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Potential Sickness Warning Concern


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My wife works for a local government authority in November she developed a problem that the doctor diagnoses as sciatica. In general this is expected to improve after about six weeks but after two months there was no improvement and my wife was in agony.


However, she still went to work despite the pain. Her GP sent her for an MRI scan and it showed that she had a slipped disc. She was prescribed medication and extremely strong pain killers - tramadol - which still didn't resolve the pain and merely zonked her out. Eventually, she couldn't continue to go to work and two weeks ago she reluctantly accepted a sick note from her GP. Not only is the slipped disc getting her down but she feels she's letting her colleagues down.


She has now got an appointment to see a specialist and has been informed that she may need injections and possibly surgery. I've seen her crying with pain and her mental health is definitely suffering. Another concern is that her employer uses the Bradford Scale when dealing with absences and she is concerned that she will face a warning for her sickness when she eventually returns to work.


I've tried to reassure her but she is such a conscientious person that she can't help worrying.


Any advice on how she should proceed if she is faced with a disciplinary when she is finally able to return to work? Many thanks in advance. DJ67

Edited by citizenB
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The Bradford Factor system is very common, but is a blunt tool which measures frequent short term absences but has very little leeway for common sense.


Best thing that your wife can do is to speak directly to HR and to express her concerns to them, giving full details of her condition, pending and likely future treatment and prognosis - so far as she is able to based on current medical opinion. Ask whether it is possible to be taken out of sickness monitoring for the duration of this event.


That said, if the employer wants to be nasty and unfeeling, there is no obligation for them to do this and if a warning were to result then a grievance might be in order, but it should also be noted that sickness is not necessarily a barrier to disciplinary action, which is quite lawful as a matter of capability.


Your wife MUST though put her own needs and long term health first, rather than worry too much about being off work. I hope that the treatment is successful and relieves her pain soon.

Any advice given is done so on the assumption that recipients will also take professional advice where appropriate.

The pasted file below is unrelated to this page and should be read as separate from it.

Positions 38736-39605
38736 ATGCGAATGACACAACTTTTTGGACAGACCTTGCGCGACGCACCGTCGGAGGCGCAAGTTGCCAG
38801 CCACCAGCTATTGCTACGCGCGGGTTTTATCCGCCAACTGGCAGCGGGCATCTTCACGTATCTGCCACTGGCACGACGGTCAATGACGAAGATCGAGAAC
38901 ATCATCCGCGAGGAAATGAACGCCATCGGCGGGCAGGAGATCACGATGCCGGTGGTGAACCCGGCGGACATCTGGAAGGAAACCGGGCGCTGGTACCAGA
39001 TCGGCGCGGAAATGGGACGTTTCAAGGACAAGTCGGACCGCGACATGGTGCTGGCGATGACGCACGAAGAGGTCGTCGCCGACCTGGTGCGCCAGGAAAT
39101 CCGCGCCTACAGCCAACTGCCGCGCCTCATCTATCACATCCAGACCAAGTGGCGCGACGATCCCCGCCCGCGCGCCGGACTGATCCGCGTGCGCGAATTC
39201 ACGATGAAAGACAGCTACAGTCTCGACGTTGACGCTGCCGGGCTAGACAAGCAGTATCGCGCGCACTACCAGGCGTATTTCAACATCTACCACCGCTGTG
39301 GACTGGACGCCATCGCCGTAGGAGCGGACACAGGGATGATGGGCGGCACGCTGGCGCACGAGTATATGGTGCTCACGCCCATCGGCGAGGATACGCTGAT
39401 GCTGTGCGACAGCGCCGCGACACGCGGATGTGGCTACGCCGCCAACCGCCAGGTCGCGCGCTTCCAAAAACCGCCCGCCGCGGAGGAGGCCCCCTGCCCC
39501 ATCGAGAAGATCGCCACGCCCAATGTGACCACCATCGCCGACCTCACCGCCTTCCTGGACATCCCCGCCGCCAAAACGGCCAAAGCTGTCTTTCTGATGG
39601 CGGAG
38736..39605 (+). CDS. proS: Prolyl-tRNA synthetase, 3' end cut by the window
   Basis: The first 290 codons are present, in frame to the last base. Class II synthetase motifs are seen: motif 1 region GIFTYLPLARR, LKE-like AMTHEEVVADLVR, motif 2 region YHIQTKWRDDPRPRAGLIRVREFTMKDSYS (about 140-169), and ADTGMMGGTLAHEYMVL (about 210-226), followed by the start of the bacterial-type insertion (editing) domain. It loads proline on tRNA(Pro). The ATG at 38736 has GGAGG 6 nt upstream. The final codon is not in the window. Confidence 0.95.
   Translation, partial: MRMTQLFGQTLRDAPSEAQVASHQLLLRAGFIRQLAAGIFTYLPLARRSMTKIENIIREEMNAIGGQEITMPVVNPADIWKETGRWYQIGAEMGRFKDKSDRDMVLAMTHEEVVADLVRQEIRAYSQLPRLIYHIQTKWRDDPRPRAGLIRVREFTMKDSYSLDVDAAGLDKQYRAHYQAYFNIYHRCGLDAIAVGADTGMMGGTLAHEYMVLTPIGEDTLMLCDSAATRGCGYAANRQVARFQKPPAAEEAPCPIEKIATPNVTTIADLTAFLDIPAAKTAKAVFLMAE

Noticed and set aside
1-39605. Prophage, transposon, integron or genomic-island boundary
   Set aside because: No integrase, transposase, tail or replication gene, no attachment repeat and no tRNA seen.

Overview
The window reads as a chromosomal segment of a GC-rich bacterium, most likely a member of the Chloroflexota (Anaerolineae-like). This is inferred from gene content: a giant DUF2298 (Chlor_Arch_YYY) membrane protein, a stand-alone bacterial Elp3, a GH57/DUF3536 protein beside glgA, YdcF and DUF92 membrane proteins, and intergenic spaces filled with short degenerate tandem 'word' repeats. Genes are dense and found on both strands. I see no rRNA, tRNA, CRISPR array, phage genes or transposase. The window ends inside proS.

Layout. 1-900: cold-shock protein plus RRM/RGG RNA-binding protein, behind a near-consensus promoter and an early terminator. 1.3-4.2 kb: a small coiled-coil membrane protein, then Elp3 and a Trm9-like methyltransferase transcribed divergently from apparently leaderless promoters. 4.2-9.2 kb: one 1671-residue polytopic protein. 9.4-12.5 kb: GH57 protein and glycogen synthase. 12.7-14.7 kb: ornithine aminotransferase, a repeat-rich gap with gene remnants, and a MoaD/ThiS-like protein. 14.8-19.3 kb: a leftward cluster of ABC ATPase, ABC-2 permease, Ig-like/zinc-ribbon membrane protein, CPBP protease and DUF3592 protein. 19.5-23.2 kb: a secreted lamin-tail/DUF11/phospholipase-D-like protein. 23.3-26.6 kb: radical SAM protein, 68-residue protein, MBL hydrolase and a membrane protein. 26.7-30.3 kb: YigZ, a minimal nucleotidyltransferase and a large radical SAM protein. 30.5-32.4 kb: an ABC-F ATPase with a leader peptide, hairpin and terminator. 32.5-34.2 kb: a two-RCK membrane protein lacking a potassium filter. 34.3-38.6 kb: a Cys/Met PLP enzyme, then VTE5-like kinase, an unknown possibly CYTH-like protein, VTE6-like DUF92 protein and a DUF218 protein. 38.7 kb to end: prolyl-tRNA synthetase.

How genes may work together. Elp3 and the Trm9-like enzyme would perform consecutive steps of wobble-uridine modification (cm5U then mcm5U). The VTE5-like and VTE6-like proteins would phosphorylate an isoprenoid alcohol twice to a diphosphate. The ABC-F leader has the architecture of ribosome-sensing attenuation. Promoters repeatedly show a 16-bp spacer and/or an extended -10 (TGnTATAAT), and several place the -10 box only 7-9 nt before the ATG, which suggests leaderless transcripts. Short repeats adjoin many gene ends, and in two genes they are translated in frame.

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Hi DJ67,


Firstly, my sympathies to your wife. I know exactly how she feels as I was in exactly the same situation.


I had back pains/sciatica for 8 years before they finally sent me for my MRI which showed a compressed slipped disc. I had major back surgery last May and apart from some residual nerve damage am fully fit and back at work (hard physical work)


My only advise for your wife, is to worry about herself and not work. I was suicidal until I was finally diagnosed and at least she knows what the problem is. I was off work for a year and the Dr was exceptional just signing me off.


Remember if she is taking the medication and driving, she may well be over the drink/drug limit. Tell her that work isn't everything and she needs to get herself fixed.



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Another +1


Hurt my back a week after starting a new job and went through exactly the same process of meds, physio, scans and eventually surgery. Like 'stella I'm pretty much back on my feet with some residual nerve damage.


The bradford scale has been shown to be outdated and potentially discriminatory against people with disabilities. I'd second the suggestion of an honest and open meeting with the HR dept to discuss what's happening.


Where I did differ a bit from 'stella was that I have a Gp who's more reluctant to sign people off, instead we were very aggressive treatment wise trying lots of different things until something started to help. If she's not already on (amitripyline / gabapentin / lyrica) anti-neuropathic pain medication then get her back to the GP and start making a bit of a noise. I tried everything from paracetamol to morphine and only the lyrica made any difference. The issue is it's expensive, so be prepared to try the other two first.


My episode ended with a trip to the (not so) local specialist neurosurgery hospital. I was in for 4 days, back on my feet the evening of the surgery and back at work within 4 weeks. It's a very unpleasant experience but there's most definitely light at the end of the tunnel.

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Hi, sorry about the delay in responding.

So glad that you both got sorted and it must have been hell to suffer for 8 years.

She was put on gabapentin and had really bad side effects so is now on lyrica. Not too sure how effective the lyrica is at the moment as she is still in constant pain.

I agree with you on the Bradford Scale and once she has seen a specialist on Friday (19th) she'll see about meeting with HR.

Thanks so much for all your advice and support. You folks are amazing.

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